Still confusing ほうがいい and ばいい

Lately I’ve been having a hard time getting this sentence right:
(It would be better if I leave, right?)

Here, the accepted answer seems to be ~ばいい, not ~ほうがいい.
I did try to understand the difference between the two, but evidently I still confuse their nuances.

Would it be completely wrong to use 僕がでていったほうがいいんでしょう here?
Assuming it is, why would ~ばいい be preferred?
Is it because this grammar point is more likely used when asking for advice, whereas ほうがいい is when you give/suggest it?


My understanding of the two sentences, and I could be wrong:

ほうがいい is a strong suggestion to do. So this sentence reads like, “I’d better leave, right?” Meaning there is a strong pressure on you to leave. Maybe you aren’t welcome where you are at and people are making it clear you should go.

Whereas, ばいい is just it’d be good if blank. So the sentence 僕がでていけばいいんでしょう reads as, “If I left, it would be fine right?” I imagine this person is just wrapping up a pleasant visit they had somewhere and is expressing, “well, I think it’s time for me to head out.”

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That’s what I also initially thought until I looked at the context of the sentence in the lesson:

It would be better if I leave, right? Since I am the one who has done wrong.

This definitely feels to me like a situation where there’s a strong pressure on the person to leave…

looking at grammar reference books (DoJG & Grammar Patterns, they show examples where 方がいい is used in questions to solicit advice, so I’m not sure that it’s necessarily that :thinking:

Had I better go home now?

She is such a gossip, so isn’t it better not to tell her?

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Generally the 〜ばいい has a nuance as follows:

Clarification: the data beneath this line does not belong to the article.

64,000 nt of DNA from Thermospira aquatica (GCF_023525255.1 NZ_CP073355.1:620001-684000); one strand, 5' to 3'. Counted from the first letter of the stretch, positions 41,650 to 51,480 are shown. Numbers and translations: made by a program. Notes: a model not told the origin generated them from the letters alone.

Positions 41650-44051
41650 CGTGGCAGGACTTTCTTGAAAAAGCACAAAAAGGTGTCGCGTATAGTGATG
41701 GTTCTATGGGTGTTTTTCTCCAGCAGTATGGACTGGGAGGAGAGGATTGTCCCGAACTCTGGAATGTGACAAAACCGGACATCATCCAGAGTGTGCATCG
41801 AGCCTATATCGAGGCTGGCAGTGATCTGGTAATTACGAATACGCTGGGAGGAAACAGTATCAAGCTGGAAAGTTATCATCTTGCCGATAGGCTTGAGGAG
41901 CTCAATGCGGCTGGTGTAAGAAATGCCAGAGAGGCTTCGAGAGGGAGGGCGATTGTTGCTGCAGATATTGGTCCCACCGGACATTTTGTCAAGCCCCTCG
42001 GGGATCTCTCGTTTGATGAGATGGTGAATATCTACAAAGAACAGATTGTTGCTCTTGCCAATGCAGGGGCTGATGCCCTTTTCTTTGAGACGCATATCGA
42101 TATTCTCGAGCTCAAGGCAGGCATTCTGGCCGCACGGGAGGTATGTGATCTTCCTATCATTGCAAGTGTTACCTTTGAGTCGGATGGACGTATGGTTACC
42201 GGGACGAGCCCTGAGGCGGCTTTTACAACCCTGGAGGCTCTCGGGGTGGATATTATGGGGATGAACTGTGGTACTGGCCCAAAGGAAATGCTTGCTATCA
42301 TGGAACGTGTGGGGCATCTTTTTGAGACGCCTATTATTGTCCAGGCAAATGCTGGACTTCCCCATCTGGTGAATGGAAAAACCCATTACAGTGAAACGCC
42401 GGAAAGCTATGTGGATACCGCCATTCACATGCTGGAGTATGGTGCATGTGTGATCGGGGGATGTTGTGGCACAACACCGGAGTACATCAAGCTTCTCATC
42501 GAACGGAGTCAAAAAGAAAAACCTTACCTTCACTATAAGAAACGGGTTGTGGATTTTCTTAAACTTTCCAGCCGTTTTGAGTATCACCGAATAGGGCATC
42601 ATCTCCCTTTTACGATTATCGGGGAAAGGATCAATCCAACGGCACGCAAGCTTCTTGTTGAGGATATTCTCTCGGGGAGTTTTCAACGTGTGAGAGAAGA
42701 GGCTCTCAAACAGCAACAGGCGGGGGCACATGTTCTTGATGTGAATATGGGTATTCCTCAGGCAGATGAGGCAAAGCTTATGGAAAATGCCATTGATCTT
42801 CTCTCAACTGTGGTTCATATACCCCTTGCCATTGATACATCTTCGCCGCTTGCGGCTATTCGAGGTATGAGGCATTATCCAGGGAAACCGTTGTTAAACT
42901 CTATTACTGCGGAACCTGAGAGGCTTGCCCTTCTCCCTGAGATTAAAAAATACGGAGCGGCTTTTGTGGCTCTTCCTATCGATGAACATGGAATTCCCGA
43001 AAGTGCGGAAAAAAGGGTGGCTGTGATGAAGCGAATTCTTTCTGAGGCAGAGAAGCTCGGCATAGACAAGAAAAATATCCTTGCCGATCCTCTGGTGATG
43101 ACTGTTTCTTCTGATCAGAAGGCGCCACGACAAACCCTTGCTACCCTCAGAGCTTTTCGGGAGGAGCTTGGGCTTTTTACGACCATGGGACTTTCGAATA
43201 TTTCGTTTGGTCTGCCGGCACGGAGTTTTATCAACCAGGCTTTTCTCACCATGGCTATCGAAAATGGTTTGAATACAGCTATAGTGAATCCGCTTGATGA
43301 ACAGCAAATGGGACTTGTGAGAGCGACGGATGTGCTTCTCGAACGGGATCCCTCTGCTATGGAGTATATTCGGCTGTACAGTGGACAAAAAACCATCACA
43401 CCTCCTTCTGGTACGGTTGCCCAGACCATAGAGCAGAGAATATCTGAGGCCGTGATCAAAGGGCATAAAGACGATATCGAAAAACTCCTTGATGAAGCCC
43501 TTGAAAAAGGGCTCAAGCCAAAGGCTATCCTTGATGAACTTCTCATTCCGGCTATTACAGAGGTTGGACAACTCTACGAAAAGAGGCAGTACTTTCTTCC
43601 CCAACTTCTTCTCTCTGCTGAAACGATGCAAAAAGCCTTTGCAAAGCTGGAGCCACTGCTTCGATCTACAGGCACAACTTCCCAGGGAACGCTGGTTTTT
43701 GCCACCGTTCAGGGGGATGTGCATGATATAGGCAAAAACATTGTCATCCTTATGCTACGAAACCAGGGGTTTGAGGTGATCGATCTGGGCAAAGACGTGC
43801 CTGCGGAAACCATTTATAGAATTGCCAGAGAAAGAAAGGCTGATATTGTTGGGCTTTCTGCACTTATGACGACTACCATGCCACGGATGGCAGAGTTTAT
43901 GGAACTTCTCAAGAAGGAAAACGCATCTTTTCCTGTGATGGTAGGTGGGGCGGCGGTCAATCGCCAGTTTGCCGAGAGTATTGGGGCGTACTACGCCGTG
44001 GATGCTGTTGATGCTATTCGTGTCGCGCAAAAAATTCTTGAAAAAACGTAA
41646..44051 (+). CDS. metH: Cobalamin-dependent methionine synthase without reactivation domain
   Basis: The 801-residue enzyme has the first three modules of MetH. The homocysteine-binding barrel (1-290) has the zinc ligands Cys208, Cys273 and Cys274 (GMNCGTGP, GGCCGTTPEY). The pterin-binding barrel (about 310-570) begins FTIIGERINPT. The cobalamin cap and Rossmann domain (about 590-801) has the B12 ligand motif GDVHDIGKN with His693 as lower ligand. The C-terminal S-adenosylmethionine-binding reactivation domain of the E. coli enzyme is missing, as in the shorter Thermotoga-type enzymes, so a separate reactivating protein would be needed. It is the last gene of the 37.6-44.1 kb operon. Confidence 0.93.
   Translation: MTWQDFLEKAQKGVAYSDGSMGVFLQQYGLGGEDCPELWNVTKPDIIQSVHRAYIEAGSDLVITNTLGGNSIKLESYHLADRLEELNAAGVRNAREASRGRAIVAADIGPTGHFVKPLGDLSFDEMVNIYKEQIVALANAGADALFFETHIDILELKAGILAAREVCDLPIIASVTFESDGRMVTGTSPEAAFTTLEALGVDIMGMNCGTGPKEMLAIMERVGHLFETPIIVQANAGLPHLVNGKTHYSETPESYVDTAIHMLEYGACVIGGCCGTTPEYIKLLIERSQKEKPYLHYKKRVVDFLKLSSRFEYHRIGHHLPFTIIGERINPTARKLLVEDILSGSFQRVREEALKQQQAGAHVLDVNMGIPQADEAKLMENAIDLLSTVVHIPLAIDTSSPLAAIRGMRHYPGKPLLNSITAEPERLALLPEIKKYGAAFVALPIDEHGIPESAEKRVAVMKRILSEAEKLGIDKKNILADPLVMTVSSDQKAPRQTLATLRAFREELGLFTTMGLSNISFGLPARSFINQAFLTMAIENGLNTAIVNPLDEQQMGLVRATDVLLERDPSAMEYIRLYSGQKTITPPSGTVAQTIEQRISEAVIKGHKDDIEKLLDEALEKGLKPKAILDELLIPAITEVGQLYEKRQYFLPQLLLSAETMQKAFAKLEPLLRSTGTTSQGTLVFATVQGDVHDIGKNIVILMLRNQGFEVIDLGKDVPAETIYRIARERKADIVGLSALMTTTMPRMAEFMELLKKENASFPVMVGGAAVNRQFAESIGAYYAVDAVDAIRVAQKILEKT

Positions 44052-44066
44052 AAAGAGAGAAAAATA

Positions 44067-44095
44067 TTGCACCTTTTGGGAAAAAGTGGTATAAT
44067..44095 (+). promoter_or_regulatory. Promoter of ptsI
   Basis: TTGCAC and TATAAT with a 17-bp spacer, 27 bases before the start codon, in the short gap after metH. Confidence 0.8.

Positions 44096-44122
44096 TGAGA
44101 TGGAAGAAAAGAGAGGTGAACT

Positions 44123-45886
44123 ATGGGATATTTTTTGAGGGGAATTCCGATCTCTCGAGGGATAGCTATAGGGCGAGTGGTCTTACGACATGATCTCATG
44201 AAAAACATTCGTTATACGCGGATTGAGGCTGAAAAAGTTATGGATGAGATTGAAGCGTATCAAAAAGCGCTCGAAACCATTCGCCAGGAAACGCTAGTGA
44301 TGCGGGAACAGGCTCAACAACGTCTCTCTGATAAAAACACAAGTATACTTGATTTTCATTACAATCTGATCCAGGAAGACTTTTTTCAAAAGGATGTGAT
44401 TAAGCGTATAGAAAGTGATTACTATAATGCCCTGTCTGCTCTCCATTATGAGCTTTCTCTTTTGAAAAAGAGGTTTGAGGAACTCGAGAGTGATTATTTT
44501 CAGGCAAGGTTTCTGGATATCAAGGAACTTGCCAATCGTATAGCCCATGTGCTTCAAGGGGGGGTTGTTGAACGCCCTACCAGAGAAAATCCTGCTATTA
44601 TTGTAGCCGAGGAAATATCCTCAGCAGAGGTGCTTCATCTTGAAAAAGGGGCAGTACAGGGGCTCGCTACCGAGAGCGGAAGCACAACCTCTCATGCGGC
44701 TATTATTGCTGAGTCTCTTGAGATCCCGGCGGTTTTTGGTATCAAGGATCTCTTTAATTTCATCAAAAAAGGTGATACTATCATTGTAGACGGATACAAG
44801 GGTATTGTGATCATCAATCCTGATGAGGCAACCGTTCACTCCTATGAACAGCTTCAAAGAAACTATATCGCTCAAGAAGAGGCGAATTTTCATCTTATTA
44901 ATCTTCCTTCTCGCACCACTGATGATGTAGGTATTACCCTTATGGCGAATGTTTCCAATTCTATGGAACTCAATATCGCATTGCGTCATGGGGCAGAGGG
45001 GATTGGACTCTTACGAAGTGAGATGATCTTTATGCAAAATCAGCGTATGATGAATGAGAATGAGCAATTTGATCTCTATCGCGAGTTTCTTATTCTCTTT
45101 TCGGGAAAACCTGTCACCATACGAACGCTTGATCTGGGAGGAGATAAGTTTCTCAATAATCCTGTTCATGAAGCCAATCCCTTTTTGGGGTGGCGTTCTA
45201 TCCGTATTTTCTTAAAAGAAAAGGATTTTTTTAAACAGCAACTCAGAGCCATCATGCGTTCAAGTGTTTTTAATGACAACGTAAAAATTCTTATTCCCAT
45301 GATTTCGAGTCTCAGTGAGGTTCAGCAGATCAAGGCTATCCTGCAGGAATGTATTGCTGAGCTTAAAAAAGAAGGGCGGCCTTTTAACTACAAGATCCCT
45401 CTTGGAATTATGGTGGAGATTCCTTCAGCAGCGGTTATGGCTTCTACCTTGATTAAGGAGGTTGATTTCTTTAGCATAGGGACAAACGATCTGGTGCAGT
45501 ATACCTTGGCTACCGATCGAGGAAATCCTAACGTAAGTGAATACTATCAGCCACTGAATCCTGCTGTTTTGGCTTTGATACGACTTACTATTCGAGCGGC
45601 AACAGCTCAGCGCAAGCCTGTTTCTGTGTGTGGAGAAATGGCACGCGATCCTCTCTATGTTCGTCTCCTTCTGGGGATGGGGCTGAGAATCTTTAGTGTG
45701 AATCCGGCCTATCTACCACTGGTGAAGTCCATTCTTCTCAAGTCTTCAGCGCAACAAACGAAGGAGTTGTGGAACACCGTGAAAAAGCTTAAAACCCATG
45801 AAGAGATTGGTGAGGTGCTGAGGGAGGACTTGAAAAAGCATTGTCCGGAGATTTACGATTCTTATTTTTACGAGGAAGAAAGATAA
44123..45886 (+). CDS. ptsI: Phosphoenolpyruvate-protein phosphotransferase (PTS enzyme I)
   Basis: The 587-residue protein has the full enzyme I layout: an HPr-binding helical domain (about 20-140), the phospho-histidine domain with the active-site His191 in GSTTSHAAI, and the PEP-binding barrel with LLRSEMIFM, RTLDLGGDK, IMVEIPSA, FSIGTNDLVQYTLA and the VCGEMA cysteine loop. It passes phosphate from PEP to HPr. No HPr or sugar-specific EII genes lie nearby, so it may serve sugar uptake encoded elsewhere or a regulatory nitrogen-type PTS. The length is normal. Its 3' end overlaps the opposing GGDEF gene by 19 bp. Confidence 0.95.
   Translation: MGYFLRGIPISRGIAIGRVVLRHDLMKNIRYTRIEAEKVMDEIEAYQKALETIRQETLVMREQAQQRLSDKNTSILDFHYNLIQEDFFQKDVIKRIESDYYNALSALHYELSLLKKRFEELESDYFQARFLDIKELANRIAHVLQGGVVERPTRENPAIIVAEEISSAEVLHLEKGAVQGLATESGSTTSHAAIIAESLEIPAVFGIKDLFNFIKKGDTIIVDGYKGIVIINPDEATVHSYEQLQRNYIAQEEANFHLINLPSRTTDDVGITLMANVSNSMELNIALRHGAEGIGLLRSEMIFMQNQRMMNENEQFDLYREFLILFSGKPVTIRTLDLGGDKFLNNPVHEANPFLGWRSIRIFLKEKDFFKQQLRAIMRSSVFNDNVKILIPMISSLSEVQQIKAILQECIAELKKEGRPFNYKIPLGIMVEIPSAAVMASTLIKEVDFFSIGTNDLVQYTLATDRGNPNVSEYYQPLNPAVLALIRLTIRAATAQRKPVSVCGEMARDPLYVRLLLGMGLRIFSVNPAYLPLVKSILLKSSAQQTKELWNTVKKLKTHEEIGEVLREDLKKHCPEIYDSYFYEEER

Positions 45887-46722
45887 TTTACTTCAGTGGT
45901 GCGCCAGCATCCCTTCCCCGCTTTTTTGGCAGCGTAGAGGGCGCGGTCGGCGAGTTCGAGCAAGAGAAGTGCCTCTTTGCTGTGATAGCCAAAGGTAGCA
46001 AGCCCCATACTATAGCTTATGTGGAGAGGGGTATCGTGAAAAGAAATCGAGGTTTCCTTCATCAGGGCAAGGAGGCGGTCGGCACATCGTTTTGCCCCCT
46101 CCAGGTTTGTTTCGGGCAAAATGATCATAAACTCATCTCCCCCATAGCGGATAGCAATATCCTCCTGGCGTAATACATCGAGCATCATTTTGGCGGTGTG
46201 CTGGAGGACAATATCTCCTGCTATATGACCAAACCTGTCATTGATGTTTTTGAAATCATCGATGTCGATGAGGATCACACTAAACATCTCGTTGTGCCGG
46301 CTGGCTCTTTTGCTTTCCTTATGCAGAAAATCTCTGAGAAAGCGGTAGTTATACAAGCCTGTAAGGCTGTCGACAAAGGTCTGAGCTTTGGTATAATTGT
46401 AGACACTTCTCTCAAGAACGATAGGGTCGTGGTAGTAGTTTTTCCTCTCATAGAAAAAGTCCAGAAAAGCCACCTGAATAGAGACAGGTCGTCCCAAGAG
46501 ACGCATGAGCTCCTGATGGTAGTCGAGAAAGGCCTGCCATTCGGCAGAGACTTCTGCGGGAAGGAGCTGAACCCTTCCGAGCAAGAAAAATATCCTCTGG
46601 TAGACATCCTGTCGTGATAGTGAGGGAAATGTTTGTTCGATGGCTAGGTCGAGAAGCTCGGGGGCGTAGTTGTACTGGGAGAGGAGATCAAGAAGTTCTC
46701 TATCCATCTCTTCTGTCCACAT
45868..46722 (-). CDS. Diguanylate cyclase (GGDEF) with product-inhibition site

The past version has regret baked into it.

  • 行けばよかった: It would have been good if I had left.

Notice the English uses a notoriously hard grammar construction to capture the same idea. Conditional past perfect: would have been good

In the case of the present you can stretch the idea to this:

  • 行けばいい: It will have been good if I have left.

I think the hard part is that it’s hard to decide wether to interpret it as present or future tense as Japanese does not mark the future independently from the present like English does. Though in general this construction leands toward being transliterated into the hypothetical future perfect tense: will have been.

Compare to

  • 行った方がいい : To leave is(will be) good.
    This is a more straightforward and confident perspective.

A Common phrase that uses the ばいい construction is:

  • どう言えばいいか: What will have been good to have said.

Overall the idea is that it’s possible to take an action that is bad and you want to avoid the bad possibility. In the past version you regret having taken that path, and in the non-past version you are hoping to not go down the regrettable path.

Keep in mind that these are more transliterations verse true translation. English speakers don’t tend to phrase things like this, but I find it illustrative to use a massaged version of English to explain the idea.


kelth and Sidgr both bring up good points about the differences in nuance which made me realize something easily overlooked about why one “works” over the other: Bunpro simply wants an answer using a conditional. That’s all.

The inclusion of a comparative adjective in the translation is kind of a red herring here. ほうがいい does imply that one course of action is preferable to another, but it doesn’t satisfy the “if” part of the translation.


Muchas gracias to all you guys for your insightful answers!
I feel like I now have a better understanding of these two grammar points.

This has made it click for me for this particular sentence, thanks for the hint!

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